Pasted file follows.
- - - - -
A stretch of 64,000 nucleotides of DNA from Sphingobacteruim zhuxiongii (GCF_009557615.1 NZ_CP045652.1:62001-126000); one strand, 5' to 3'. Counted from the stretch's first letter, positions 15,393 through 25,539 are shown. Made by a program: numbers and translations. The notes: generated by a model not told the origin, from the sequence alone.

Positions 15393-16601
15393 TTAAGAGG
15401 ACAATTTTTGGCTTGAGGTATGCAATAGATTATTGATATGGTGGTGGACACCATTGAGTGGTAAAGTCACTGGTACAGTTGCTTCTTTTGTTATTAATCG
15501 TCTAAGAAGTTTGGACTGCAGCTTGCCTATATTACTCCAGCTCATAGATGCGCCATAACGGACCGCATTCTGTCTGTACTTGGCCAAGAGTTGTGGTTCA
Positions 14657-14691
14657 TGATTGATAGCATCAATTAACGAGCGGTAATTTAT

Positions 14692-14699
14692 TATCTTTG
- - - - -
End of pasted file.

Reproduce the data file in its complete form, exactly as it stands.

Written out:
A stretch of 64,000 nucleotides of DNA from Sphingobacteruim zhuxiongii (GCF_009557615.1 NZ_CP045652.1:62001-126000); one strand, 5' to 3'. Counted from the stretch's first letter, positions 15,393 through 25,539 are shown. Made by a program: numbers and translations. The notes: generated by a model not told the origin, from the sequence alone.

Positions 15393-16601
15393 TTAAGAGG
15401 ACAATTTTTGGCTTGAGGTATGCAATAGATTATTGATATGGTGGTGGACACCATTGAGTGGTAAAGTCACTGGTACAGTTGCTTCTTTTGTTATTAATCG
15501 TCTAAGAAGTTTGGACTGCAGCTTGCCTATATTACTCCAGCTCATAGATGCGCCATAACGGACCGCATTCTGTCTGTACTTGGCCAAGAGTTGTGGTTCA
Positions 14657-14691
14657 TGATTGATAGCATCAATTAACGAGCGGTAATTTAT

Positions 14692-14699
14692 TATCTTTG